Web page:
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The 'Displacement', or the Revolt of Abandoned Architecture

Lead Designers
Prize(s)Silver in Architecture Categories / Conceptual, Bronze in Architecture Categories / Sustainable Living/Green
Project LinkView
Entry Description

In this 21st century, the act of cities throwing away architectures and everything that contributed to their present scene is no longer strange to the eyes. Everyday there are buildings being torn down, immeasurable amount of objects being abandoned and sent to landfill sites in an overwhelming rate. Our neighborhood changed progressively, eventually it became a place we are no longer familiar with.

In Japan, the government created artificial islands within Tokyo Bay as a method to bury the evidence of earthquakes debris and also, indirectly reduce landfills. Unwanted objects are then hidden beneath as reclaimed lands. Their aura, existence and contribution to the city are obscured.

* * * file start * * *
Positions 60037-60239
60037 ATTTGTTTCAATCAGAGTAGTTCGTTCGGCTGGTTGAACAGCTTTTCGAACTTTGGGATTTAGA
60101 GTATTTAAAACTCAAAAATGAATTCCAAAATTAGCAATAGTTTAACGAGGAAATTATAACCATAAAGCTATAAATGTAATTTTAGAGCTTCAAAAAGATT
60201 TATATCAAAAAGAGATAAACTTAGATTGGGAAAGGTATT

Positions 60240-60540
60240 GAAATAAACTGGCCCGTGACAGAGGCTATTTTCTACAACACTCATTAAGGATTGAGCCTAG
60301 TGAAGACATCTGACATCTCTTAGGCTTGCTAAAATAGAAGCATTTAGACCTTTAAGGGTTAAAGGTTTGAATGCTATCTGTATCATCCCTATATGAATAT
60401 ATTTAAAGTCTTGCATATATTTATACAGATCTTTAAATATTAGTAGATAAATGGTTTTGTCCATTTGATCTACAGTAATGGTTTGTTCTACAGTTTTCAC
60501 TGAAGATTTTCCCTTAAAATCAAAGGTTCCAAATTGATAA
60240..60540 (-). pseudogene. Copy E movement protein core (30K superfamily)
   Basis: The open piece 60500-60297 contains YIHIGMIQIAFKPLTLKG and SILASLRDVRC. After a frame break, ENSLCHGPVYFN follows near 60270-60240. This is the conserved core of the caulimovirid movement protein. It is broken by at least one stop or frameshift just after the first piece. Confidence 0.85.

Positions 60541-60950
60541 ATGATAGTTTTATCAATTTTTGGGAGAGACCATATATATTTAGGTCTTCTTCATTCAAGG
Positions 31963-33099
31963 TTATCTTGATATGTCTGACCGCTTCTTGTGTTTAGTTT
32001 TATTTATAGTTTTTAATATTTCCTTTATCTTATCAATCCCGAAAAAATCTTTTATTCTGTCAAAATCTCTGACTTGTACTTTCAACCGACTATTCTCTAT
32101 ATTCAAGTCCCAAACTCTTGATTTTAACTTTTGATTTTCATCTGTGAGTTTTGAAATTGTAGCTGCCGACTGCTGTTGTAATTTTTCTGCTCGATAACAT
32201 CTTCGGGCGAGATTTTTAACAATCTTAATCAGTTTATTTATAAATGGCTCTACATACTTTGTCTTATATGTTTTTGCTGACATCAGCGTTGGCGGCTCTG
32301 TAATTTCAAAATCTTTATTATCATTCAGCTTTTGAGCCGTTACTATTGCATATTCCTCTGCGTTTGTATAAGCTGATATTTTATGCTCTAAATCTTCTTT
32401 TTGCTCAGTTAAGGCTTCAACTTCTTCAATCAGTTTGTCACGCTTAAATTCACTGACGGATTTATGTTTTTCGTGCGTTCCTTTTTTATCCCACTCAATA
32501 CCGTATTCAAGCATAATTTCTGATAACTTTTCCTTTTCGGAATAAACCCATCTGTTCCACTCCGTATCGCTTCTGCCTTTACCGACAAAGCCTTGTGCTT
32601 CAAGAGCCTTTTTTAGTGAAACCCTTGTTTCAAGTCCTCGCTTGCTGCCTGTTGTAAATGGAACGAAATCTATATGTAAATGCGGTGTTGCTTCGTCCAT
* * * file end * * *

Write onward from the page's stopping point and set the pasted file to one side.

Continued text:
It is urgent that a revolt is needed to criticize on the erasing actions of human and cities without considering the true values of the removed.

The ‘Displacement’ is to evoke the nostalgic emotion of mankind, through architectural salvage to regenerate the abandoned and hence turnaround their fate to be forgotten. Boats and ships perform the salvation by moving the abandoned from their origin to Harumi in Tokyo Bay, an artificial island where the project took place.

The salvaged are then processed through the factory on-site, granting them a new aura relationship while inheriting their memories as well. The whole architecture is an empty framework sitting on the site. Through the architectural salvation, it will continually be infilled with the reclaimed objects and buildings in phases and in the end it attains saturation. It is an architecture that inherits buildings. Not hiding what we abandoned, but acknowledging their efforts to create our memories.